The Wayfarer Presents
843 W 19th Street
Costa Mesa, CA, 92627
This event is 21 and over
Watch & Listen
“From doing shows across the world now, we've realised that, living in Japan, there's more need to look around,” begins DYGL singer and guitarist Nobuki Akiyama. “When we went to New York, we made some friends, but we found that only two or three people even knew The Libertines out there! But we live on an island, and the underground music scene isn't very big, so we need to look outside it.”
Formed in Tokyo at one of the city's regular after-college music clubs dubbed 'The Circle', DYGL (pronounced 'Dayglo') might have begun via a hometown tradition, but it's in this cross-continental, wide-reaching approach that they've truly found their place.
Meeting back in 2012, the group started as a trio, with guitarist Yosuke Shimonaka and drummer Kohei Kamoto bonding over their Circle's noise and avant garde leanings. “When we started it was quite punk, without any melodies – just playing hard and shouting,” laughs the singer. “It wasn't really based on our influences.” Those influences, however, had always tended towards the UK and US' alternative guitar scenes. Nobuki cites Britpop and grunge, as well as formative 00s bands like The Strokes and Pete'n'Carl's aforementioned Libertines as key inspirations; by the time that bassist Yotaro Kachi joined a couple of years later, the quartet had begun to take those ideas and run with them.
Graduating from the Circle but still remaining together, the band soon realised that, in order to progress past the Japanese alt scene that they describe as “cool, but still really small”; they would need to physically move beyond it. And so, spurred on by a love of cult garage label Burger Records and the gaggle of rock'n'rollers associated with them, DYGL upped sticks to LA. “We didn't have any contacts out there, we didn't have any record label, we were doing everything ourselves,” explains Nobuki. “But eventually we started making friends, and when we went to New York, we found we had some kind of connection with [The Strokes' guitarist] Albert Hammond Jr through a mutual friend who was working for him in Japan. He introduced us and Albert ended up recording our first album.”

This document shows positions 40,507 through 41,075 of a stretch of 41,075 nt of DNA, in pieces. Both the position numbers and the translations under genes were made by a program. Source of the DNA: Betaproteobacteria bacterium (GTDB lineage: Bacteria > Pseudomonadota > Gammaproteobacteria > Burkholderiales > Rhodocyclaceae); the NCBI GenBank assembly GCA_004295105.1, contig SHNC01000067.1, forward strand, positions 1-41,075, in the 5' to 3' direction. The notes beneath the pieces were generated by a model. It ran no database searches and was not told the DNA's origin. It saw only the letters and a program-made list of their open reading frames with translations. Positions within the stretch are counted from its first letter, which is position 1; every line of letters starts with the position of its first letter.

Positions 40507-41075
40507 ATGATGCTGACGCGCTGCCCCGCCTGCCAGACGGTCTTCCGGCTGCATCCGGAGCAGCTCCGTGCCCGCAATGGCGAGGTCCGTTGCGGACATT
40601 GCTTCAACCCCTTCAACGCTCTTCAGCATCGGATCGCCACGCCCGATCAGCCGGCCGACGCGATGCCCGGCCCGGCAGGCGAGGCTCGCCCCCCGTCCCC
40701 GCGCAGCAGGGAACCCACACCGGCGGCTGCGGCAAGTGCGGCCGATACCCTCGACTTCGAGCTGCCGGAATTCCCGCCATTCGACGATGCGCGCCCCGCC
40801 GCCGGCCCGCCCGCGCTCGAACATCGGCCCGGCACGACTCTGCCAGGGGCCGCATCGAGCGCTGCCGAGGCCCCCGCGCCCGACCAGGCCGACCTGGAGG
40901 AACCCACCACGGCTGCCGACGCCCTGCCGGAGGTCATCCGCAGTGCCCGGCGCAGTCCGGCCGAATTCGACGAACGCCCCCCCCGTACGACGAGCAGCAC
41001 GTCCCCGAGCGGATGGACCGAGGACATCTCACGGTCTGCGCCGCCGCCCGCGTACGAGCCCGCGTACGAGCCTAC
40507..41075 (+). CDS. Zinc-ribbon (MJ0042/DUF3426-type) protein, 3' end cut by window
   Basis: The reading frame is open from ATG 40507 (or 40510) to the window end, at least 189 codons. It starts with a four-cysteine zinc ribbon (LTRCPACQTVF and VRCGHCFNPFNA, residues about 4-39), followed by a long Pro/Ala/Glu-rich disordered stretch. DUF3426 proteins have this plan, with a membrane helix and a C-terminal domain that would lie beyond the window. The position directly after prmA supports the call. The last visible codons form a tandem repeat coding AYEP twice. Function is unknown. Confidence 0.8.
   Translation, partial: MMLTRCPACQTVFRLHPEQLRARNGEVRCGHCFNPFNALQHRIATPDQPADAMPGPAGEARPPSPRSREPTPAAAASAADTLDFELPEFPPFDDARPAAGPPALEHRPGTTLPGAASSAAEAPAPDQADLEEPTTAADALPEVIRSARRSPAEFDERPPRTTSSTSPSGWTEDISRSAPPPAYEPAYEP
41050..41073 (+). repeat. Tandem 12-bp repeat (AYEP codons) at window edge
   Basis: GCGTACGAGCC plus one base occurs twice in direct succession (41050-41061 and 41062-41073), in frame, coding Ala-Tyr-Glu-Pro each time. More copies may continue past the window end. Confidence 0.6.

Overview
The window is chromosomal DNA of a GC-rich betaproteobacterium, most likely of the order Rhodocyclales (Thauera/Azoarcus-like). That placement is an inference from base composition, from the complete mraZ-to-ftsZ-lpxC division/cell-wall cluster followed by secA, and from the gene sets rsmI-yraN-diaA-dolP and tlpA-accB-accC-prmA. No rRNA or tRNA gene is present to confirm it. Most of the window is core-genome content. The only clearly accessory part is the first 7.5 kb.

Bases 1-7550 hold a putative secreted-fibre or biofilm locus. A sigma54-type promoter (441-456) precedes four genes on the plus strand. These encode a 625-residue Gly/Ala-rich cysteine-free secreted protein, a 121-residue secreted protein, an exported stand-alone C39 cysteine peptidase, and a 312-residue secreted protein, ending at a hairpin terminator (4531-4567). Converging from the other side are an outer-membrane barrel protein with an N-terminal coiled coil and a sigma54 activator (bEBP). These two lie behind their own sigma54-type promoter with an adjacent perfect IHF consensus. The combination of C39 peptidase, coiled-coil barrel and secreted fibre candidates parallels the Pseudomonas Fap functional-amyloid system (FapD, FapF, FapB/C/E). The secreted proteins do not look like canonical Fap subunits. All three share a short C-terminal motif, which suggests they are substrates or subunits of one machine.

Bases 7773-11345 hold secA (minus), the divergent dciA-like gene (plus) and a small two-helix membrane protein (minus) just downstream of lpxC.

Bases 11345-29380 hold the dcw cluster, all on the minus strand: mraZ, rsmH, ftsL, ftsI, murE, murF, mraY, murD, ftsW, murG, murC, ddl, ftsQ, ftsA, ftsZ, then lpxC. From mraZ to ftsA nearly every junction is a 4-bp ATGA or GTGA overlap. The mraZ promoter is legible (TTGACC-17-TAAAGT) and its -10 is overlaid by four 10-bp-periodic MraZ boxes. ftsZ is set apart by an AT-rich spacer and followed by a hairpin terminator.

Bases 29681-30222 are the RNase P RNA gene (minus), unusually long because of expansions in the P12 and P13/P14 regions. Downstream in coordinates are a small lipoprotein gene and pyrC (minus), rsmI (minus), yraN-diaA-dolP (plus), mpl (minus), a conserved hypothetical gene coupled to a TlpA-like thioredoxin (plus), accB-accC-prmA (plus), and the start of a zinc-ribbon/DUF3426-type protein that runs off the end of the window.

If it sounds like something of a fairy-tale – band grow up listening to their hero, move to the other side of the world and become friends – then it's one only made more surreal by the events that occurred within. “[Albert] was this weird guy; he's quite chill, but then sometimes he acts like a teenager, watching 'Trainspotting' or some kind of weird stuff while we were recording,” laughs the singer. “He'll be playing basketball, and then suddenly he'll really focus on recording and be really professional. He has so many aspects in the same character.” But while sitting in a New York studio with an indie icon might have been on none of the quartet's predicted to-do lists, it did yield 2017 debut Say Goodbye To Memory Den – a record full of infectious, earworm hooks and doe-eyed jangles that set them on a bigger path, with tours across Asia, Europe and beyond soon following.
Then came time to consider its follow-up. But, as the age-old 'difficult second album' trope suggests, sometimes this process is easier said than done. “After spending time with the [debut] and playing shows, I started realising that I still needed to explore more of myself and to express more personality than on that first album,” says Nobuki. “We were supposed to record a year ago, but we wanted it to be a big move from that album so we decided to postpone because we weren't ready.”
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